A kotatsu (Japanese: 炬燵) is a non, wooden table frame covered with a futon, or heavy blanket, upon which a table shirt sits. Underneath is a heat supply, formerly a charcoal brazier nevertheless today electric, often assembled in to the table itself.  Kotatsu are used almost exclusively in Japan, although similar apparatus are used elsewhere: for example the Spanish brasero or Iranian korsi.
There are two Types of kotatsu used in Japan today, differing from the configuration and the type of heating:
Electric: The modern style of kotatsu (oki-gotatsu (置き炬燵)) consists of a table using an electric heater attached to the underside of the table. This evolved by a clay pot with hot coals placed below a table.  The kotatsu usually is set onto a thin futon, like a throw rug. A 2nd, thicker cushions is placed over the kotatsu table, above that the tabletop is placed. The electric heater attached to the bottom of the table heats the space below the comforter.
Charcoal: The more traditional type is a table placed above a recessed floor (hori-gotatsu (掘り炬燵)). The pit is cut into the ground and is about 40 centimeters deep. A charcoal heater is placed somewhere in the pit’s floor, walls, or, as from the modern-style kotatsu, attached with the table-frame. There is pit-type kotatsu using an electric heater too. Visit kotatsutable.org for more info.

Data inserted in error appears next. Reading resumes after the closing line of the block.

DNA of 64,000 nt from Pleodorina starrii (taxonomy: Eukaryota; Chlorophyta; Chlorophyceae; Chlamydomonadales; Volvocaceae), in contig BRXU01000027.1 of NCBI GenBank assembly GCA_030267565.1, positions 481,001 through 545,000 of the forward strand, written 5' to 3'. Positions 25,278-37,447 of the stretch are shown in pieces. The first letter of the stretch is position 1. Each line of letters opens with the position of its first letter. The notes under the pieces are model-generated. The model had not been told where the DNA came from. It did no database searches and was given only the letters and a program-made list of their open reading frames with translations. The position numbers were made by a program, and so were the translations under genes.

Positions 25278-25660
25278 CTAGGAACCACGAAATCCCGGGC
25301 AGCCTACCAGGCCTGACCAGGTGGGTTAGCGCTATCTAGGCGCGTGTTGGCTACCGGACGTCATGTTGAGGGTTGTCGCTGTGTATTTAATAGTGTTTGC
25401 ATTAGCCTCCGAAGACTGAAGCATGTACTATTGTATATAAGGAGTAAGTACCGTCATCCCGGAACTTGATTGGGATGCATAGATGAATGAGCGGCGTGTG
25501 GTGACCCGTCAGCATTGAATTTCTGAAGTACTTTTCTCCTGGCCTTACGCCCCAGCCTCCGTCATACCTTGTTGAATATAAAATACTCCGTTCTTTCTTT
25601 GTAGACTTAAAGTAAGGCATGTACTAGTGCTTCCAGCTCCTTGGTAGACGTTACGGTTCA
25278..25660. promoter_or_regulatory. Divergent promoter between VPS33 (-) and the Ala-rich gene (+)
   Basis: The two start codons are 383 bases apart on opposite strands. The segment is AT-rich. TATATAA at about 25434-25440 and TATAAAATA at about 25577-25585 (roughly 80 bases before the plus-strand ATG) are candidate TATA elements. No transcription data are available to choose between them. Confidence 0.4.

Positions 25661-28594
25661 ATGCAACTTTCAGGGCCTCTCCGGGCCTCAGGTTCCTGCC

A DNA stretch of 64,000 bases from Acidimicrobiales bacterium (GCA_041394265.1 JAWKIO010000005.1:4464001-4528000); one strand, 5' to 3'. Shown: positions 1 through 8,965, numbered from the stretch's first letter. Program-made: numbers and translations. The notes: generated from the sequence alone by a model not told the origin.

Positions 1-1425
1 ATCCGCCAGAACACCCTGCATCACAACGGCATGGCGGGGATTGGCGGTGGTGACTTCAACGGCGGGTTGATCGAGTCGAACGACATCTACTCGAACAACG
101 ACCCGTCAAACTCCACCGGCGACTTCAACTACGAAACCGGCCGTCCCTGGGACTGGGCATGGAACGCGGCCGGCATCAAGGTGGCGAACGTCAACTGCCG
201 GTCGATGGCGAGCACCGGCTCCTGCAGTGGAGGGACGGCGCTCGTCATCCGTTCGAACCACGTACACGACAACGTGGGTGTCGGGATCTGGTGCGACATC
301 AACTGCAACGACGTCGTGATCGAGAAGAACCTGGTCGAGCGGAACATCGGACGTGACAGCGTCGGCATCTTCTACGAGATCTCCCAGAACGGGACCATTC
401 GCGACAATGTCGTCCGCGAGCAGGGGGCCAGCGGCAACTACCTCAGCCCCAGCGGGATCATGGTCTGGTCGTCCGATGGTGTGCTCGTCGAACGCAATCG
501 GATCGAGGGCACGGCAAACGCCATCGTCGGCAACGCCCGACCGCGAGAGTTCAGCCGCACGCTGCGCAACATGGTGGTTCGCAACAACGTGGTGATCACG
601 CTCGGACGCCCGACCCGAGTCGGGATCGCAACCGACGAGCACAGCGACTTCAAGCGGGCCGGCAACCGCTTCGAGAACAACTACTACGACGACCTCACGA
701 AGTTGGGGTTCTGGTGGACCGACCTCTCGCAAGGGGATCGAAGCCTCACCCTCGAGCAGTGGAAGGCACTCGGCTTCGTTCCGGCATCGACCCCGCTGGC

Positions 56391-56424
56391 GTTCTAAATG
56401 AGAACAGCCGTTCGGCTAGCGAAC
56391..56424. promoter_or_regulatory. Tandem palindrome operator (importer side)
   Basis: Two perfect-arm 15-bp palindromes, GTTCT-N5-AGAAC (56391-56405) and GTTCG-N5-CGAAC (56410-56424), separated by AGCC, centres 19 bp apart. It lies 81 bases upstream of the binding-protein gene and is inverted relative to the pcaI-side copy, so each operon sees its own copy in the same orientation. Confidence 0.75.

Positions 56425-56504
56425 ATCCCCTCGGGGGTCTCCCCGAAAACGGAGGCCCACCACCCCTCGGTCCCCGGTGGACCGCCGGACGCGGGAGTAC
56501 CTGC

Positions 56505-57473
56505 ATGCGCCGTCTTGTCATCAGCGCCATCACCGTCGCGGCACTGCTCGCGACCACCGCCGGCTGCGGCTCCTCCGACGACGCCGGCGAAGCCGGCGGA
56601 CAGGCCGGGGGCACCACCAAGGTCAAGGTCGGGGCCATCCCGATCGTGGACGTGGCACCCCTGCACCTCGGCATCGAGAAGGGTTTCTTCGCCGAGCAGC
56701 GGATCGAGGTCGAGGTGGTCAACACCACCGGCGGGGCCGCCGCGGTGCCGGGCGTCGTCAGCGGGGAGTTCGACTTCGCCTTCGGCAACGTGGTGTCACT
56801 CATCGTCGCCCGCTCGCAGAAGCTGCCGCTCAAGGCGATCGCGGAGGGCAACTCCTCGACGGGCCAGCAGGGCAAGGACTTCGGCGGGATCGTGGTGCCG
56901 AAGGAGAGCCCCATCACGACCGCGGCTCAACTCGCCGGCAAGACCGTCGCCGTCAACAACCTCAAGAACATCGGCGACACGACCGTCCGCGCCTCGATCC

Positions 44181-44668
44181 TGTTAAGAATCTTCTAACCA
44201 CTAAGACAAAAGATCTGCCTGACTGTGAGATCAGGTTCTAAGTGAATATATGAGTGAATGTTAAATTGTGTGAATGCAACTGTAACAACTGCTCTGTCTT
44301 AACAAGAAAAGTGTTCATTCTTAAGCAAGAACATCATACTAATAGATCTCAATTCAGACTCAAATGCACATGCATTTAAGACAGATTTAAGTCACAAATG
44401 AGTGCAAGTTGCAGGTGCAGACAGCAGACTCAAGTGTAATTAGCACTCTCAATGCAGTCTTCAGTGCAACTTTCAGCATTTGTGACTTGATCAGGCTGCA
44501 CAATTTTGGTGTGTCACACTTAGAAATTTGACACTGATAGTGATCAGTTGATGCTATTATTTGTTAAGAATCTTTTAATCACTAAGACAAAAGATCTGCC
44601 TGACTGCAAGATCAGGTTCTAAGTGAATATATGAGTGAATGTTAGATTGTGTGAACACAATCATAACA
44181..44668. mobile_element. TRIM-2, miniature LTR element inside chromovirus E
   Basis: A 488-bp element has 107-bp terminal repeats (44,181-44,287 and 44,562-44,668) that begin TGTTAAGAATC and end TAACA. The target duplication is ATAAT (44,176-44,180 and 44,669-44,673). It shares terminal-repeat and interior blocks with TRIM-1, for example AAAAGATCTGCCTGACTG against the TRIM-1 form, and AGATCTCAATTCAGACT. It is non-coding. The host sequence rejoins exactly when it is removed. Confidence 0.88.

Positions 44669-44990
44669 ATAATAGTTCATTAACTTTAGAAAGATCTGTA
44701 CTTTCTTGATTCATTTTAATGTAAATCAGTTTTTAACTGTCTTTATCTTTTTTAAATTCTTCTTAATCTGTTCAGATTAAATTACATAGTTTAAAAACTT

There are similar systems in countries around the world: economical and often sociable ways to keep warm while sitting still. The Netherlands used to use a foot stove. From the First World War, British Royal Engineers built’Japanese footwarmers’ from the trenches. 
For centuries, a very similar thing called a sandali has been used widely in Tajikistan and Afghanistan.